XIVe Symposium national de médecine agricole "L'actualité sur les maladies d'origine parasitaire en milieu agricole en France" [in French]
Conference held at Tours, France, 3 Apr. 1987. The parasitic diseases which agricultural workers are subject to, and the evolution of the risk of parasitic disease over time are discussed under the headings: parasitic zoonoses; occupational mycoses; the principal helminthic zoonoses in France today; human babesiasis; hypersensitivity to insects in the rural environment; Lyme disease; immunology in parasitology; trends in diagnosis and prevention.
Documents pour le médecin du travail, 4th Quarter 1987, No.32, p.309-316.
Occupational Safety and Health Administration (OSHA), Department of Labour
Occupational exposure to hepatitis B virus and human immunodeficiency virus; Advance notice of proposed rulemaking
This notice announces the initiation of the rulemaking process and requests information relevant to reducing occupational exposure to hepatitis B virus (HBV) and human immunodeficiency virus (HIV or AIDS virus) under section 6 (B) of the Occupational Safety and Health Act of 1970, 29, U.S.C. 655. It briefly summarises the ongoing activities in this area and describes the information available to OSHA concerning HBV and HIV infections, existing guidelines for worker protection and risk estimates. The notice also invites interested parties to submit data, comments and other pertinent information regarding OSHA's development of a proposed standard for occupational exposure to HBV and HIV.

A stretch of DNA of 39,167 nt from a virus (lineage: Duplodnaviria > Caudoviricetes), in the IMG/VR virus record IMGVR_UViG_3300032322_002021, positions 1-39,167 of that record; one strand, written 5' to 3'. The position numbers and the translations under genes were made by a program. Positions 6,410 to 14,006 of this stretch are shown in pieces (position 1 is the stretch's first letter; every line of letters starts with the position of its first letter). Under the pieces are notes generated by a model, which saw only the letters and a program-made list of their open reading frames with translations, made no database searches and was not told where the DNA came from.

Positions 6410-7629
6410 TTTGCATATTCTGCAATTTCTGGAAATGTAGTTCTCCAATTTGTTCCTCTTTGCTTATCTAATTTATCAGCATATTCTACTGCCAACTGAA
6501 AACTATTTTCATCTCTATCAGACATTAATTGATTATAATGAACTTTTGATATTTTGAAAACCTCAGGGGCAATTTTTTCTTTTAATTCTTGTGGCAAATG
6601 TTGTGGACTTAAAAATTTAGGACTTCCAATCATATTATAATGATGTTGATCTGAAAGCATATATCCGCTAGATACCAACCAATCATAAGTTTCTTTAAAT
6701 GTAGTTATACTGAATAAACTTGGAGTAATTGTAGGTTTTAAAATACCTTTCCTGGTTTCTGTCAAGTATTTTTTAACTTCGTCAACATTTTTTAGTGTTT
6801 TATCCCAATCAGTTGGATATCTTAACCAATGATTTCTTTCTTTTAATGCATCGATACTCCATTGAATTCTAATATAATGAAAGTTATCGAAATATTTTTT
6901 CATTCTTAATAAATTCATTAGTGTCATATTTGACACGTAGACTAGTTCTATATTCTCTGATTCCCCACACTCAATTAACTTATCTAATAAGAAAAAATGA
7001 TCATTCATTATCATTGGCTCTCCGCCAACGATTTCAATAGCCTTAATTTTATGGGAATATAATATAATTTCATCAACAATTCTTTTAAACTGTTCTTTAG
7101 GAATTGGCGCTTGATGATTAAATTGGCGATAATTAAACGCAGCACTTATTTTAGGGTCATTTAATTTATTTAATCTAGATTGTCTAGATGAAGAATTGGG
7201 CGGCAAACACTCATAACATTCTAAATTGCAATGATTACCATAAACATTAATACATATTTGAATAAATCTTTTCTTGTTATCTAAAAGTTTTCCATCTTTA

Federal Register, 27 Nov. 1987, Vol. 52, No.228, p.45438-45441.
AMI Occupational Health Ltd.
CBI Guideline - AIDS and first aid
Although the risk of being infected by AIDS from giving first aid is very slight, first aiders need reassurance. This guideline written for managers responsible for first aid is aimed at helping them to check whether they have made appropriate arrangements for the staff concerned and to inform such staff of the latest expert advice. Contents: reassurance for first aiders; definition of AIDS; cause of AIDS; how HIV infection occurs; precautions first aiders should take; special equipment and facilities.